In conclusion, ideation can motivate behavior for good or evil when conscious or subconscious thoughts take precedence as a result of intensity or frequency. Thoughts and ideas do not constitute crimes, but they do serve as the genesis for criminal behavior. However, not all evil thoughts portend evil. Artistic ideas and expressions, violent fantasies and outbursts of anger and emotion can judged immoral or socially unacceptable, but we have built our nation on the freedom of thought and expression.
It is a necessary component of the law to enforce criminal acts that, according to the sufficient evidence, are obviously beyond the boundary of mere preparation for a crime, and cross into what we reasonably consider the preliminary steps of commission. What is unnecessary and a direct threat to the foundation of our governmental protection is prosecution for mere suspicion of criminal activity or based on a theory of intent. Physical exertion provides the link between thought and action.
Depending on the sophistication of the criminal and the complexity of the criminal act, preparatory steps can range from simple to complex. These actions, no matter how stealthy, signal criminal intent to an astute observer. These actions warrant suspicion and should incite the need for further surveillance and more scrutinizing observation in anticipation of an offense, but must remain along the fence of our civil rights and Constitutional protections.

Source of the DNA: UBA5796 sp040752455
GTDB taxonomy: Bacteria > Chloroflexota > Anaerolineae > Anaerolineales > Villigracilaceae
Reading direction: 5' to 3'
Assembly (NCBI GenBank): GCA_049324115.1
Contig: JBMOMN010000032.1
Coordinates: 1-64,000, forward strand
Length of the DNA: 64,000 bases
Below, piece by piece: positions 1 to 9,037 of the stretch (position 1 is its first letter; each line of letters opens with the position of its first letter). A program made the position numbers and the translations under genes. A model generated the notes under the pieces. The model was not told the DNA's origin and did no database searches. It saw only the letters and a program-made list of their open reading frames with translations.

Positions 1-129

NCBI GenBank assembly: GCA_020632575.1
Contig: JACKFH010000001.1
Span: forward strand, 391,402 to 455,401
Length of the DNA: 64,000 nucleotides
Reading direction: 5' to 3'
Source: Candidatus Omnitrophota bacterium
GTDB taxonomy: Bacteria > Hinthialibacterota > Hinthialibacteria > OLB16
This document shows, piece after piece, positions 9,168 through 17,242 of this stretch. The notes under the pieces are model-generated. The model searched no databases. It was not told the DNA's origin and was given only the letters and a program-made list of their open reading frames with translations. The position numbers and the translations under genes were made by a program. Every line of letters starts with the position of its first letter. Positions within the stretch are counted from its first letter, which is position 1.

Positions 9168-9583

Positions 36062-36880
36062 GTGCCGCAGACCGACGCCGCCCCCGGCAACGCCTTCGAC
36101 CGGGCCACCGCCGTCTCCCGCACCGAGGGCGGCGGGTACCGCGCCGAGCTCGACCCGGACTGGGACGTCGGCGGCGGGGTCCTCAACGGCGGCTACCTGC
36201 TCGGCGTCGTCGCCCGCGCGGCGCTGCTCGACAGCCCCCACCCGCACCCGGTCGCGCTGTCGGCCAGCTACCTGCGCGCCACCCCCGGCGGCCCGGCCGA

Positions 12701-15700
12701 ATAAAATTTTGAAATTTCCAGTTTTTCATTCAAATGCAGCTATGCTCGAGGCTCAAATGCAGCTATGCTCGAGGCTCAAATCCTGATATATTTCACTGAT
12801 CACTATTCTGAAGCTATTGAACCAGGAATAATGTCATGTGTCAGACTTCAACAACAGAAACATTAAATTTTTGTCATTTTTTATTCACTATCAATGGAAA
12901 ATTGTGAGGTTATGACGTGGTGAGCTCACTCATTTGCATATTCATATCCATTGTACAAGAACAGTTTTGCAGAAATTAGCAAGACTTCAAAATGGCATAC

The fear stirred by the recent terrorist attacks, the looming threat of further attack, a war begun on suspicions of involvement in domestic terrorist attacks and suspected weapons of mass destruction has pushed the boundaries of criminal intent to dangerous extremes. The passage of the Patriot Act in 2002 and other such legal statutes that followed attempt to expand the protective powers of our government against foreign attacks. Yet these acts have American citizens locked away, deprived of constitutional rights to due process on charges that they may be "guilty of planning something" by reason of suspicion.
Nat Hentoff, writer for The Progressive, cites the prophecy of Senator Frank Church, when he said in 1975 that future government intelligence capabilities could "at any time be turned around on the American people, and no American would have any privacy left–such is the capacity to monitor everything, telephone conversations, telegrams, it doesn't matter. " Senator Church, referring to "potential" enemies of the state, warned: "There would be no way to fight back because the most careful effort to combine together resistance to the government, no matter how privately it was done, is within the reach of the government to know"(Hentoff 2002).
Are evil intentions a crime? The answer falls within a gray area of the law, the subjective nature of which can ignite a spectrum of reasonable responses. Majority opinion, represented by the outcome of trials raising such questions and decided by juries and judges, reflects the belief that some substantial and observable acts toward the commission of an intended crime be shown. Furthermore, these acts must be considered reasonable by the deciding party, and have been carried out with "mens rea," or evil mind.